“We have to listen without jumping down each other’s throats. Really listen. What have they experienced? What have they suffered? Why are they so angry? And even more important, what is their greatest fear? For it is fear that has driven this election. Fear of job loss and poverty, fear of being out-paced, out-educated, out-smarted, out-tech-ed, out-majority-ed, out-numbered, out-classed, out-holy-ed, out-gendered, out-colored, out-powered. So many fears. Fear leads us to pull inwards. To duck our heads in ignorance and cover it all up with anger.
Perhaps I’m being optimistic, but I do believe the only way forward is to listen, and “listen good.” Listen to “other,” and not just the ones we resemble. Listen until it breaks our hearts. Listen to the pain, the fear, the drowning. Ask questions. Pay attention. And only when we’ve deeply understood the “other,” whoever he or she is, brings up our own ideas to consider.”
Regulate Emotional Responses and Establish Limits.
In moving from Listening to Dialoguing about political hot potatoes, Safer prescribes common sense strategies such as monitoring and regulating our emotional responses. This can mean being conscious of our tones of voice, how much alcohol we’ve drank, and timing.
We also need to realize that what often comes out most hostilely (and I would add, impulsively) in political fights are unmet emotional needs of the past. When masked in political rhetoric, such triggers can be explosive in the relationship, but when unpacked and dealt with as personal values, aspirations or fears, the topics can be more approachable, and feel less like walking through a landmine.
Gottman Couples therapy offers an elegant tool called Dreams Within Conflict that addresses precisely these areas. Typically, once we’ve worked through the exercise, couples are better able to articulate areas where they can or cannot negotiate. From there, a politically divided couple may fashion rules of (dis)engagement to suit their tolerances.
Speak for Yourself. In Gottman Couples therapy terms, we identify hostile, rude, “better than thou” communications as contempt, the most dangerous among four communication strategies (the Four Horsemen) that destroy marriages. The others include criticism, defensiveness and stonewalling, which also prevail in political communication breakdowns. To counter contempt, we suggest that couples describe their own feelings and needs rather than attacking their partners and minimizing them because of their beliefs. In couples’ sessions, there is often the instruction to use an “I statement” versus a “You” statement. My partner is a lot more likely to listen when I speak for myself and what matters to me instead of berating them for thinking differently.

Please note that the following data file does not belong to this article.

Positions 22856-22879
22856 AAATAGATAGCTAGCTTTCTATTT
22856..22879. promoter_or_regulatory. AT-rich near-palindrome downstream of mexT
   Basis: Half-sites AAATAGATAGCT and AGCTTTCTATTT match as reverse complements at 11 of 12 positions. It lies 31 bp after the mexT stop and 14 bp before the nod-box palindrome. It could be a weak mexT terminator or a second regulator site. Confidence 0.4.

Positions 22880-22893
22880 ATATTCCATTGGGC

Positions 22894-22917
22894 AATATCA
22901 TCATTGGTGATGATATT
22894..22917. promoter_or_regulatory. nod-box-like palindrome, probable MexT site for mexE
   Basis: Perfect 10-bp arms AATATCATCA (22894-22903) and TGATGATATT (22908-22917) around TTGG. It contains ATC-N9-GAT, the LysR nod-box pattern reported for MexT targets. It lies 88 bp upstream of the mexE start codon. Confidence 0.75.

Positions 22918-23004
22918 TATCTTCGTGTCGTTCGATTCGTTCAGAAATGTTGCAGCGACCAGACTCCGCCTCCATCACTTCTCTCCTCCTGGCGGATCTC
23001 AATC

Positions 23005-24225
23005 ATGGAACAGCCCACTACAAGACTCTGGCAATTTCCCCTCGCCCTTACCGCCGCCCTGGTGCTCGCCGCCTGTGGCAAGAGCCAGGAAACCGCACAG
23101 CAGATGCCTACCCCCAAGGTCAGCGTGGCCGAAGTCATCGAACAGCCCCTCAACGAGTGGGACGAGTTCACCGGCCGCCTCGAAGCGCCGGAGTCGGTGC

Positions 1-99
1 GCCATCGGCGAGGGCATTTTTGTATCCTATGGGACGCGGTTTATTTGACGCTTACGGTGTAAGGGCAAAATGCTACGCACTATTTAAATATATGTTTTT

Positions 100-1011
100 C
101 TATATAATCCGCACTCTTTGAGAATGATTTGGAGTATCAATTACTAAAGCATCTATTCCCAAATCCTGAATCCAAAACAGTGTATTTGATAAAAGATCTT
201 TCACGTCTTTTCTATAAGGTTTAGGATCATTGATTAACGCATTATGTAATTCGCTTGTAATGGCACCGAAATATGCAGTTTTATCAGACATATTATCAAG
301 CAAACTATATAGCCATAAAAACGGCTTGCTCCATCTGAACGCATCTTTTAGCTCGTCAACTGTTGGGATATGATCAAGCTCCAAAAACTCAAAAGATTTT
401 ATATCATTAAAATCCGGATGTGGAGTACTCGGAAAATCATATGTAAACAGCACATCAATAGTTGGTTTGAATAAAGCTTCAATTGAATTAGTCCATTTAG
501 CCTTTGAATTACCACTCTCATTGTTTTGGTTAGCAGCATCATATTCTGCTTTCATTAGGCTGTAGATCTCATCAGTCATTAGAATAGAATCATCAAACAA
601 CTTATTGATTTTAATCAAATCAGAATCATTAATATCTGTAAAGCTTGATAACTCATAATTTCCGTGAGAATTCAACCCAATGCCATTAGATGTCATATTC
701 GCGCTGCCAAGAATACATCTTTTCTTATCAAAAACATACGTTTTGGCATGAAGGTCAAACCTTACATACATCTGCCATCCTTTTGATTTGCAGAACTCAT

Gentle Start Ups. Safer is also keen to remind us that even good faith efforts to “educate and inform” our partners on the issues by barraging them with articles and information not only frequently backfires but explodes. The same is likely with gloating, lecturing and interrogating. In Gottman terms, this fails the golden rule of using a gentle start up, and renders it more likely to engender conflict, not conversation.
Negotiate. Choose, don’t Blame. To straddle wide divides, the “how” of engaging in political discussions matters. Safer emphasizes that each couple needs to explore their own limits and find their own unique way of negotiating treacherous areas. She warns that “relentless hope” must be abandoned. Relentless hope is the belief not only that you can change someone else, but that you must. It’s essentially saying, I’d rather be right than in a relationship.
In Gottman terms, the couple’s divergent political views may be seen as “Perpetual Differences”, which his research has found comprises about 69% of couple arguments. In perpetual situations, problem solving usually results in an impasse unless the couple is willing to find ways to negotiate around the conflict.
This requires a willingness to set aside differences for the benefit of maintaining and nourishing what each has in common and what each appreciates in their partner. Some use humor, some choose not to discuss politics at all or in limited ways, some limit time and disengage when efforts go awry, and some split up, choosing political views (which may be steeped in religious, financial or traumatic roots) over the relationship.
Do What’s Effective for Your We-ness.
It’s important to emphasize that negotiation is not denial, nor sweeping matters under the rug, nor capitulation: it’s making a conscious decision to choose what’s effective to maintain a “we-ness.” That we-ness falls away when one partner insists there is only one way to be right, and that’s their way. This approach often overlooks that, as a couple, we have numerous ways of interrelating, only some of which are political.